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Food intake and darunavir plasma concentrations in people living with HIV in an outpatient setting.

Food intake and darunavir plasma concentrations in people living with HIV in an outpatient setting.
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Daskapan A, Dijkema D, de Weerd DA, Bierman WFW, Kosterink JGW, van der Werf TS, Alffenaar JWC, Stienstra Y,


Daskapan A, Dijkema D, de Weerd DA, Bierman WFW, Kosterink JGW, van der Werf TS, Alffenaar JWC, Stienstra Y, (click to view)

Daskapan A, Dijkema D, de Weerd DA, Bierman WFW, Kosterink JGW, van der Werf TS, Alffenaar JWC, Stienstra Y,

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British journal of clinical pharmacology 2017 07 07() doi 10.1111/bcp.13366

Abstract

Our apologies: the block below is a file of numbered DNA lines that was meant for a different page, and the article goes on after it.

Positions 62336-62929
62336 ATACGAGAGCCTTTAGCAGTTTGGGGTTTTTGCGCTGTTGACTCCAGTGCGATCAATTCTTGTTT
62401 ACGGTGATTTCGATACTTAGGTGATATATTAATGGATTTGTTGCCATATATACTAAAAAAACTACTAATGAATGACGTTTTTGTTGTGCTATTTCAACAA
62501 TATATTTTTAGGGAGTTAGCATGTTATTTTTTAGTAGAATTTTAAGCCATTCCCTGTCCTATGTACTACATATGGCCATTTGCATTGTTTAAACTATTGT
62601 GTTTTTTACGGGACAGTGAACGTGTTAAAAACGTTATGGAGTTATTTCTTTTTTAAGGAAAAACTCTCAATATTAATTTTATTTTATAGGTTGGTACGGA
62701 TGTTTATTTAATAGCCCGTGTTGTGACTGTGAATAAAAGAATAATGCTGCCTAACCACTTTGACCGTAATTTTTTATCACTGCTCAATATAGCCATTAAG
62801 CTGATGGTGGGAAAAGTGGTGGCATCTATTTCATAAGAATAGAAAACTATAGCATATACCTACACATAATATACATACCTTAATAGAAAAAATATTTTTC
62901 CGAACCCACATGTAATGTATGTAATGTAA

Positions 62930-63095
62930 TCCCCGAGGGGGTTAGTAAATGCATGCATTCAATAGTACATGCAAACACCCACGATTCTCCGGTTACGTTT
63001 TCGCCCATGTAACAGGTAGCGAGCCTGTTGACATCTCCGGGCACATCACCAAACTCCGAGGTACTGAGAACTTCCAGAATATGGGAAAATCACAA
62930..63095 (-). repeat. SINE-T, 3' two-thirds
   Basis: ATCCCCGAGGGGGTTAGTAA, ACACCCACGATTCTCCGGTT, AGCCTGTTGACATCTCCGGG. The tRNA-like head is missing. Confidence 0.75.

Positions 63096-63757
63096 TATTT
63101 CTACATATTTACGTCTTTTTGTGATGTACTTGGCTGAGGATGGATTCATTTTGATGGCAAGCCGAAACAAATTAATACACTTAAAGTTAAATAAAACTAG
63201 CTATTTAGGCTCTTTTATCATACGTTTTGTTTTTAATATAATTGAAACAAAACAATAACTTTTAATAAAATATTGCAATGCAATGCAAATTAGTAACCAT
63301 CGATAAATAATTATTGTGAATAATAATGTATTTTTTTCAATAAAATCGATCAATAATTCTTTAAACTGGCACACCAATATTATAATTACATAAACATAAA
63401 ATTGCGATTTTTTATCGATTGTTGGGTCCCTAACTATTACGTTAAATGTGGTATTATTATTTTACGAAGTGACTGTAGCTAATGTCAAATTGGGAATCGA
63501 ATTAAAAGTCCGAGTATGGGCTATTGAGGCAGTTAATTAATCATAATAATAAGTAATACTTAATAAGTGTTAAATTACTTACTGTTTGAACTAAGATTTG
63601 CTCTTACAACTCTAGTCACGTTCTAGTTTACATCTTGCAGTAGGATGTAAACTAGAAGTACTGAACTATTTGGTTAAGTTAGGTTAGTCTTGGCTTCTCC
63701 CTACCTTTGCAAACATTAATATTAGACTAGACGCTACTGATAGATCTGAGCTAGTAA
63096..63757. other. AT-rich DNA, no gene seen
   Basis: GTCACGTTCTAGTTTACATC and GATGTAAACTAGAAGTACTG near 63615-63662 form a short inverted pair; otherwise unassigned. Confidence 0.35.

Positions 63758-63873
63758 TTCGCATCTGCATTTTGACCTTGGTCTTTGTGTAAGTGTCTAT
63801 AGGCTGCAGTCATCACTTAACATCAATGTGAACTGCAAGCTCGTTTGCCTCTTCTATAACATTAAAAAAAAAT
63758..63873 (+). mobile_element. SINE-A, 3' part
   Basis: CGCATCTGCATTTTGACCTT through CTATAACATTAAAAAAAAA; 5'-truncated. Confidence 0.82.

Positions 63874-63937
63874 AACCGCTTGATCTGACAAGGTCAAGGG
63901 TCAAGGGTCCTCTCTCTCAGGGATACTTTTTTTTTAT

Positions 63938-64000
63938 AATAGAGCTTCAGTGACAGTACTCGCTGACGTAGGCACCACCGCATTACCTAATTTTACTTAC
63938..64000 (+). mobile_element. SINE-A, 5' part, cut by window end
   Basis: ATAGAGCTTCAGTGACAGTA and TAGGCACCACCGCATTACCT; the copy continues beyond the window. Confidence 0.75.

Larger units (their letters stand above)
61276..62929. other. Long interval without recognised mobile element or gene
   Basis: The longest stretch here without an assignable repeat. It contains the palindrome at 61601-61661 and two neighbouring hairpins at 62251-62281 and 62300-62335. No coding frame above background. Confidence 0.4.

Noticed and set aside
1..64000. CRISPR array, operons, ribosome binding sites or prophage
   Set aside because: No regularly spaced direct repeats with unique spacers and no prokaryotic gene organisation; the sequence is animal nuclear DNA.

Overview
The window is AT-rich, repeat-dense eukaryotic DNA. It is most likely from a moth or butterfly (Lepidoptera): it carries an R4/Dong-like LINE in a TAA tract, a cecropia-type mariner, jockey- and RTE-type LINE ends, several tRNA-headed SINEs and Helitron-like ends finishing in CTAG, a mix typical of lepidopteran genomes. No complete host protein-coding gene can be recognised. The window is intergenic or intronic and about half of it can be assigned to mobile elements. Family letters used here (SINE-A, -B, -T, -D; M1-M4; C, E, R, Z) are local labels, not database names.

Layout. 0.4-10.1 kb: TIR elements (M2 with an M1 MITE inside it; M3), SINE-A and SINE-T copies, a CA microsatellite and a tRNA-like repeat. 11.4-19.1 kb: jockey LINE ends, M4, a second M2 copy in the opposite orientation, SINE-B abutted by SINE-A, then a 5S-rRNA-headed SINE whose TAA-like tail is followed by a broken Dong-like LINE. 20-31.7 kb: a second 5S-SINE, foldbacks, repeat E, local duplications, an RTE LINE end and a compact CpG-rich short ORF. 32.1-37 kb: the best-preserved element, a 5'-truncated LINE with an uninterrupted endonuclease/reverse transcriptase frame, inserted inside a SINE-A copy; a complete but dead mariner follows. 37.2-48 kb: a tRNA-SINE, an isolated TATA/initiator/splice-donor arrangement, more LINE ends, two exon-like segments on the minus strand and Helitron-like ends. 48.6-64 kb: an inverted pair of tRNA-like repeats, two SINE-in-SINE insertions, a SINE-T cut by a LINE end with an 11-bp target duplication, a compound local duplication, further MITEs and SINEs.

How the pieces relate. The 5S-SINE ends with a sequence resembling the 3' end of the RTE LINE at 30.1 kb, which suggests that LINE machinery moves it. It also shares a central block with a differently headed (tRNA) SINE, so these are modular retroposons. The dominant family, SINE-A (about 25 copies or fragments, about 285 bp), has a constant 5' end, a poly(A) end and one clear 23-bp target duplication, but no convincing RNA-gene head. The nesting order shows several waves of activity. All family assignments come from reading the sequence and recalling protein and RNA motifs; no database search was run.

Patients receiving darunavir are advised to take it concomitantly with food. The objectives of this study were to evaluate the actual concomitant food intake of patients visiting an HIV outpatient clinic. In this cross-sectional study participants treated with darunavir/ritonavir once daily were subjected to a food recall-questionnaire concerning their last concomitant food intake with darunavir. Darunavir trough concentrations were calculated. For the 60 participants the median food intake was 507 (0 – 2707) kcal; protein intake, 20 (0 – 221)g; carbohydrates, 62 (0 – 267)g; fat intake: 14 (0 – 143)g; and dietary fiber: 4 (0 – 30)g. Twenty-five patients (42%) ingested their drug with in-between meals. No relation was found between food intake and trough concentrations. Clear advice on the optimal caloric intake is needed to avoid high caloric intake in patients who already have an increased risk of cardiovascular disease due to their HIV infection.

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